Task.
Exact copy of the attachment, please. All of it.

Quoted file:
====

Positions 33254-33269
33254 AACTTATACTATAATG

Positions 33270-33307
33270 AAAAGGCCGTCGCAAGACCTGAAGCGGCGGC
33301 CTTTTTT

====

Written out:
Positions 33254-33269
33254 AACTTATACTATAATG

Positions 33270-33307
33270 AAAAGGCCGTCGCAAGACCTGAAGCGGCGGC
33301 CTTTTTT